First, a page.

But investors are growing concerned about the economic impact of the virus, as is the President, whose reelection campaign is banking on a strong economy.
The President suggested at the news conference on Wednesday that Tuesday night's Democratic debate in South Carolina was part of the cause of the stock market decline -- even though it took place after the market's dip.
"I think you can add quite a bit of sell-off to what they're saying," Trump said. "I really believe that's a factor."
Trump has been publicly downplaying the novel coronavirus' effects, because he thinks doing otherwise could cause further panic in the markets -- and he's been frustrated with officials issuing warnings about the unknowns of the virus's spread. Trump's son-in-law, Jared Kushner, is one aide who encouraged Trump to downplay the latest developments, at least publicly, one person says.
Unhappy with administration's response
The appointment of Pence came after the White House denied it was considering appointing a czar to oversee the administration's response outbreak.
Trump said Pence would not be a "czar," but stressed the vice president will be coordinating the efforts.
"Mike will be working with the professionals, doctors and everybody else that is working. The team is brilliant. I spent a lot of time with the team the last couple weeks," the President said. "But they are brilliant and we're doing really well and Mike is going to be in charge and Mike will report back to me. But he has a certain talent for this."
According to administration sources, Trump has been displeased with Health and Human Services Secretary Alex Azar -- for failing to keep him updated on crucial decisions concerning the virus.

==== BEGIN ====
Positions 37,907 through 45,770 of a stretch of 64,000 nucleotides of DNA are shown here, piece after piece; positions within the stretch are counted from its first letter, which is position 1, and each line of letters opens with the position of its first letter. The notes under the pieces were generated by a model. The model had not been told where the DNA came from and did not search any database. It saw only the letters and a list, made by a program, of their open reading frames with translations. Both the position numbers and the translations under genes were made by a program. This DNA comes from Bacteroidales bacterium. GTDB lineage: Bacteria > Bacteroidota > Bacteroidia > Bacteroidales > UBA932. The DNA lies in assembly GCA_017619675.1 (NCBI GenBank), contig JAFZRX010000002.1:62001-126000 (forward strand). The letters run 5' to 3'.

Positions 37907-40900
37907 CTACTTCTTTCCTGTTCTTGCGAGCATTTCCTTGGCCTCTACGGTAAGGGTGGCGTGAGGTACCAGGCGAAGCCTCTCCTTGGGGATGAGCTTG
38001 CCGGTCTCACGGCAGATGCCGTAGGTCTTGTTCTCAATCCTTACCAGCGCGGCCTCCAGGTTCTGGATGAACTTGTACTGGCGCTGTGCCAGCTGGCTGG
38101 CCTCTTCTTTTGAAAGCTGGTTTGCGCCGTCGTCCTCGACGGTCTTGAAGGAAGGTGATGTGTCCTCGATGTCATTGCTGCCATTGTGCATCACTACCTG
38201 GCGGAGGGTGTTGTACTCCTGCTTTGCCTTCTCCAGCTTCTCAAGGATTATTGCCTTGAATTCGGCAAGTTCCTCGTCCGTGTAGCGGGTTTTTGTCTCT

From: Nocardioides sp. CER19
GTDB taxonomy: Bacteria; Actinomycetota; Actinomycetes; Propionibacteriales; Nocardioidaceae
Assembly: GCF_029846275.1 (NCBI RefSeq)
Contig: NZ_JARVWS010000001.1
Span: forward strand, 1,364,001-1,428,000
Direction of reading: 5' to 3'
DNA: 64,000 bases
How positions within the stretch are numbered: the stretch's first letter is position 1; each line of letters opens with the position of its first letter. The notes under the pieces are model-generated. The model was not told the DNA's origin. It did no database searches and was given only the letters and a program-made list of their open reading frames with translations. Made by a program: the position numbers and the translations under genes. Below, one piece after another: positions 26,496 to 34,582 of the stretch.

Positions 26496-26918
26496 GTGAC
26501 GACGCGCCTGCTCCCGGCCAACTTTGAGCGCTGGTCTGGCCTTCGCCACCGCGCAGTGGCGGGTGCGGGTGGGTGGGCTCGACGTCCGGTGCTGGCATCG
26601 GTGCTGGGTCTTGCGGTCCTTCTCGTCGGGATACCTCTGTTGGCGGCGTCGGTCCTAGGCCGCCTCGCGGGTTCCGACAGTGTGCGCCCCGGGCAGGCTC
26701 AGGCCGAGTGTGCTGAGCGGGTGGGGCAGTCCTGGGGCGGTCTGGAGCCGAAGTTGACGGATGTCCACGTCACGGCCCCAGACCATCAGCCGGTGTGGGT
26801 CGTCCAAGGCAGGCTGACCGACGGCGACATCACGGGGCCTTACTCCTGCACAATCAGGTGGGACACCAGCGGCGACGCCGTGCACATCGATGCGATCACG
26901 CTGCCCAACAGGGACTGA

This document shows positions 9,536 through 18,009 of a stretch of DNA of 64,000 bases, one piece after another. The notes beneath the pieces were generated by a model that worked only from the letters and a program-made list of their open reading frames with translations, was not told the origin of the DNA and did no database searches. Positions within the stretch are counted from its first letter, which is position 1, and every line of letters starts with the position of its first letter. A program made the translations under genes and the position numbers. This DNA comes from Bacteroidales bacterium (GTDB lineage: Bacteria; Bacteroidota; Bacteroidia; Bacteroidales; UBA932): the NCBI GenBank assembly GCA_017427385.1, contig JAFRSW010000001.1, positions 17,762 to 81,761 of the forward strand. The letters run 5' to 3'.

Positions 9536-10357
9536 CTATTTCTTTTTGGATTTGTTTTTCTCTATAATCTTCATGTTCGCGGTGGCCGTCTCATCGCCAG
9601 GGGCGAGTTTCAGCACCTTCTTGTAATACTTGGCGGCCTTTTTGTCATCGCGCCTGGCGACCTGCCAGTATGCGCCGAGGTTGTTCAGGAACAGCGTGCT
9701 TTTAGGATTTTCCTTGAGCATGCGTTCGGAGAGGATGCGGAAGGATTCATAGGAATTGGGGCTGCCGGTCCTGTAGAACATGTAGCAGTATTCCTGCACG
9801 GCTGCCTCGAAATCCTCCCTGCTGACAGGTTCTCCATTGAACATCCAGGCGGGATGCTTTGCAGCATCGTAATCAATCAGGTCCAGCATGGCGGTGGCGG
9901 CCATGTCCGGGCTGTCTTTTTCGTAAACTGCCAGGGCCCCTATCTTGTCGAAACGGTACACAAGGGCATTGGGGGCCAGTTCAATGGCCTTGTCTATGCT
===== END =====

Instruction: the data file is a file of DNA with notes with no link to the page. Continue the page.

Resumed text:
Lawmakers have also called on Trump to appoint someone to oversee the response, which came up during a clash over the administration's request for more coronavirus funding. Some White House officials accused HHS of requesting disproportionate amounts of money to cover up what one official described as Azar's "mismanagement."
Standing beside Trump and Pence at the end of the news conference, Azar asserted that he's still the chairman of the coronavirus task force and added that he was "delighted" to learn the vice president would be leading the administration on the issue.
Travel restrictions under consideration
Earlier this month, the US began implementing travel restrictions on foreign nationals who had visited China and US citizens who have been near the epicenter of the coronavirus outbreak in China's Hubei province. Before Trump announced the China restrictions, there was a debate inside the White House about the logistics of applying such a ban.
And behind the scenes, Trump is pushing for more travel restrictions on countries the virus is spreading to, administration officials tell CNN, but so far no decisions have been made.
Administration officials have been privately weighing imposing additional travel bans, a senior administration official and sources close to the White House said.
The administration increased the travel advisory warning for Japan and South Korea earlier this week, so those two countries would be likely targets for increased travel restrictions.
There have been more than 80,000 cases of coronavirus globally and the death toll has risen to more than 2,700, the majority in mainland China.
The US has 60 confirmed cases, US health officials said Tuesday, a number that is expected to grow.
Despite the spread of the virus, World Health Organization officials are not yet calling this a pandemic, though they're close.
In January, the WHO declared the outbreak a "public health emergency of international concern."
This story has been updated with additional comments from President Trump's news conference on the novel coronavirus.